New prime minister Malcolm Turnbull has been clear that he wants Australia to develop a more agile economy and embrace the opportunities from the global disruption of business through emerging digital channels.
But there are enormous challenges with this, especially with Australia’s current skills mix in the existing labour force.
Atlassian, the Australian-born global project management solutions company, is the nation’s most successful tech startup. One of its co-founders, Scott Farquhar, explained to Emma Alberici on ABC’s Lateline that his company simply could not find the skills it needs in Australia to help grow its business.
We do a lot for the local industry here. We have about 75 grads coming in next year to Atlassian. But we just can’t find the senior talent that we need in Australia. And so we recruit them from all around the world to come and work in Sydney…. Developers, product managers, designers, people in the technology industry with five and 10 years’ experience – we don’t have them in Sydney in the numbers that we need.
Mostly we get people from Silicon Valley, from Europe, and bring them to Sydney.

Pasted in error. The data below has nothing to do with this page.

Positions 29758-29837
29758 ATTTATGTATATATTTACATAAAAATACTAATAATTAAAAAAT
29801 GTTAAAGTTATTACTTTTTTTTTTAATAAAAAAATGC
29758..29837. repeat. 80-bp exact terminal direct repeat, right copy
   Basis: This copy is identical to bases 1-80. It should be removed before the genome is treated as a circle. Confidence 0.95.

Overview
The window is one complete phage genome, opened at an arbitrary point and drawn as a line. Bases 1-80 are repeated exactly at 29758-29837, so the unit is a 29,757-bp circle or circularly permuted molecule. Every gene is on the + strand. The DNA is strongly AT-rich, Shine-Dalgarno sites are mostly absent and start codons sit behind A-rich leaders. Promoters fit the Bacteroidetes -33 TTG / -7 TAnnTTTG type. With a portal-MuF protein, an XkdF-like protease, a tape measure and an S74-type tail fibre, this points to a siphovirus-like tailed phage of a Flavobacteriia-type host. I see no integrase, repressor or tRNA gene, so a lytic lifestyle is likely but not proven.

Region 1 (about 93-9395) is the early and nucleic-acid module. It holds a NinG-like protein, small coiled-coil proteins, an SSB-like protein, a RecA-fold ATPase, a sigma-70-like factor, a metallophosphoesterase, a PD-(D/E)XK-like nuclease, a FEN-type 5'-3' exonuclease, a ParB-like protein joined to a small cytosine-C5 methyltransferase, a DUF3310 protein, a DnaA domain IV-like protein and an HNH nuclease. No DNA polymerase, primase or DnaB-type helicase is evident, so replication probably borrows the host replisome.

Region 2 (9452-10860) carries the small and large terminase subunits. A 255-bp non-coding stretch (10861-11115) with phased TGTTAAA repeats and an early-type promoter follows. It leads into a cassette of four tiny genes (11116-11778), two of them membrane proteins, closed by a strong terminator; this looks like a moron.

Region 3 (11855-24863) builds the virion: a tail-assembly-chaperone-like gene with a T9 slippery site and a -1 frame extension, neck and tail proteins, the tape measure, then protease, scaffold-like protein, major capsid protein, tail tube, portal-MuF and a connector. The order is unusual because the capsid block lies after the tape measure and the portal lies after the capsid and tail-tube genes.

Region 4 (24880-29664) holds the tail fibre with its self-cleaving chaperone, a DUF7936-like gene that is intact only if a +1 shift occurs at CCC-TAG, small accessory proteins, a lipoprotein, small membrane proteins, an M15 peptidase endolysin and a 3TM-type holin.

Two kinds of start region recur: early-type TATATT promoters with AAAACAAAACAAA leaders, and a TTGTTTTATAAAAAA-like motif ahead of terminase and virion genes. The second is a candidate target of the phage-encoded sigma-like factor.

Farquhar explained that this was largely because the industry was still growing in Australia, and a decade ago “didn’t exist”.
“I’m hoping in 10 years’ time it will exist, but at the moment, it’s just too nascent here,” he said.
This is just the experience of one company.
To have a burgeoning tech sector where there are several dozen key players will require attracting thousands and thousands of people to come to Australia to work.
This is a critical challenge for public policy, and for Malcolm Turnbull, who will need to convince the public of the need to import skills over a significant period of time to ensure Australian entrepreneurs can get the staffing and expertise they require to build their businesses.
The other side of the skills squeeze for Australian tech companies – talent leaving for overseas – was a theme raised by Freelancer.com founder Matt Barrie, another of Australia’s tech leaders, who told Business Insider earlier this month that “anyone mildly interesting with a brain is fleeing the city to go overseas”.
Barrie said, hours before Turnbull challenged Tony Abbott for the leadership, that there was “a much greater chance of support for the technology industry if Malcolm Turnbull takes over leadership”.